At that point, “we had to work on our box. Part of that had to do with making the kitchens more efficient and making the dining rooms more efficient,” said Chris Tomasso, CEO of First Watch, during the annual ICR Conference. He said a few screens and modern software helped staff keep up with the demand for brunch without frying staff like bacon.

At Potbelly, the C-suite that took over in 2020 shook things up, and the leaders are eager to share the success. One thing CEO Bob Wright noted at ICR: the addition of new software to empower what was traditionally a catering makeline with new technology the company dubbed the Potbelly Digital Kitchen, or PDK.

At the core of the PDK is a decision engine that routes orders to the right place—generally sending the 40 percent of digital orders to the back of the line. It can also re-order orders as they come in to ensure a quick single sandwich isn’t stuck behind a massive order, all while alleviating a surge on the in-store makeline.

“What does it do for us? It creates labor efficiency on the back line,” said Wright. “It’s worth about seven hours of labor a week.”

Kiosks are back and seemingly better than ever. The ability to take people out of a long line and keep orders flowing to the kitchen is proving useful for Shake Shack.

CEO Randy Garutti said kiosks have helped improve margins by 4 percent while alleviating cashier stress.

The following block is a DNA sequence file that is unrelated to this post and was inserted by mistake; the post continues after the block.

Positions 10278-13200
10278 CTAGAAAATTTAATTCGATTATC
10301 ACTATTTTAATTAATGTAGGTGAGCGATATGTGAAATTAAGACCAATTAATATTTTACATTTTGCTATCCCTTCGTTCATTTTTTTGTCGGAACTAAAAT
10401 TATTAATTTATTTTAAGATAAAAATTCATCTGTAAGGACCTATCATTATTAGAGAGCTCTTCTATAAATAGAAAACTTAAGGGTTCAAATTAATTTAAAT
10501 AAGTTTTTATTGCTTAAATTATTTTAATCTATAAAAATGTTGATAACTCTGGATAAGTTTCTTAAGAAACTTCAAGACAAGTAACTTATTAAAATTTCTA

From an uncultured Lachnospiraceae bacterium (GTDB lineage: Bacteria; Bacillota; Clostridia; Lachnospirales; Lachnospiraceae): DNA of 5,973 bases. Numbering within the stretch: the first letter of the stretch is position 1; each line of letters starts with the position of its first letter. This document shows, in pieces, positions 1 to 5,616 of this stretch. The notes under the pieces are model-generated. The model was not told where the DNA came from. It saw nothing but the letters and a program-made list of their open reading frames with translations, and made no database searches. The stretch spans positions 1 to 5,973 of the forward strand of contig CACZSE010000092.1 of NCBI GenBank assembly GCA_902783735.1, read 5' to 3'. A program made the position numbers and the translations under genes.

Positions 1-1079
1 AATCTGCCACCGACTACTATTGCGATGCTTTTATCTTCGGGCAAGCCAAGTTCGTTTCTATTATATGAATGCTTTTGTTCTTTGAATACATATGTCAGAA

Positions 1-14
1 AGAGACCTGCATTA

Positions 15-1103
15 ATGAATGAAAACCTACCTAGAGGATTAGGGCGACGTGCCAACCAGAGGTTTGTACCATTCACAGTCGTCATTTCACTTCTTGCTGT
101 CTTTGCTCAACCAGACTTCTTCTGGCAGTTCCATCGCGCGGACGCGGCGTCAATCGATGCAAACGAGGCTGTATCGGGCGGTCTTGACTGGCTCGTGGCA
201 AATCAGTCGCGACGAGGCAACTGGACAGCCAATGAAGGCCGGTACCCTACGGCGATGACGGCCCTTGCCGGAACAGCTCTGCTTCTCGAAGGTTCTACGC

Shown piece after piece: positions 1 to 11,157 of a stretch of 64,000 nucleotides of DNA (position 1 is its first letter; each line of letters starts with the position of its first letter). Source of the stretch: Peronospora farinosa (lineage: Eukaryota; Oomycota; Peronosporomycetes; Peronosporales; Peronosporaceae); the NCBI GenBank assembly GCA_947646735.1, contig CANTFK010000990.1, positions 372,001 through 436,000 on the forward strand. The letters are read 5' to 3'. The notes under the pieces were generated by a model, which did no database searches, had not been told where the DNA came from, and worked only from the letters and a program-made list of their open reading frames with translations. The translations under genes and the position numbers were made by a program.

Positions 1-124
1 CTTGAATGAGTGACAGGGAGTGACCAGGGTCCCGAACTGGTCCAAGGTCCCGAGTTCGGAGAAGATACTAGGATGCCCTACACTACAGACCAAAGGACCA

“We rolled out kiosks at nearly all Shacks. It’s one of the biggest things both for margin and guest experience, and it brings the highest average check,” said Garutti during the Morgan Stanley Global Consumer & Retail Conference. “It’s one of our best channels.”

A second, less techy tweak: runners now deliver food to tables at many locations. Garutti said it’s a nice touch of hospitality, but it also limits congestion at the busy Shake Shack counter and frees up the typical counter-based expo position to become a flexible role to fill gaps. Franchisors should take note.

Further toward the bleeding edge, artificial intelligence and AI voice solutions continue to spread.

Jersey Mike’s is testing SoundHound, one of a handful of AI voice start-ups targeting the restaurant space. The AI will handle drive-thru and phone orders. The former has proven beneficial in tests in quick-service settings, but the latter is a way for restaurants sans drive-thru to benefit from the tech and save some time for staff–who are probably already juggling duties.

“AI is becoming an important part of supporting restaurant staff,” said Scott Scherer, chief information officer of Jersey Mike’s.

Lastly, you’ve got the robots. I love them, and they’re getting better. But while I geek out about new truly robotic offerings, it’s abundantly clear there are lower-hanging fruits to bite at first. But hey, if you’re pondering child labor, maybe look into some robotics first.

Nicholas Upton has reported on retail and restaurant technology for more than a decade. His Tech Stack column aims to distill complex ideas into actionable insights. Send interesting tech topics to upto0013@gmail.com.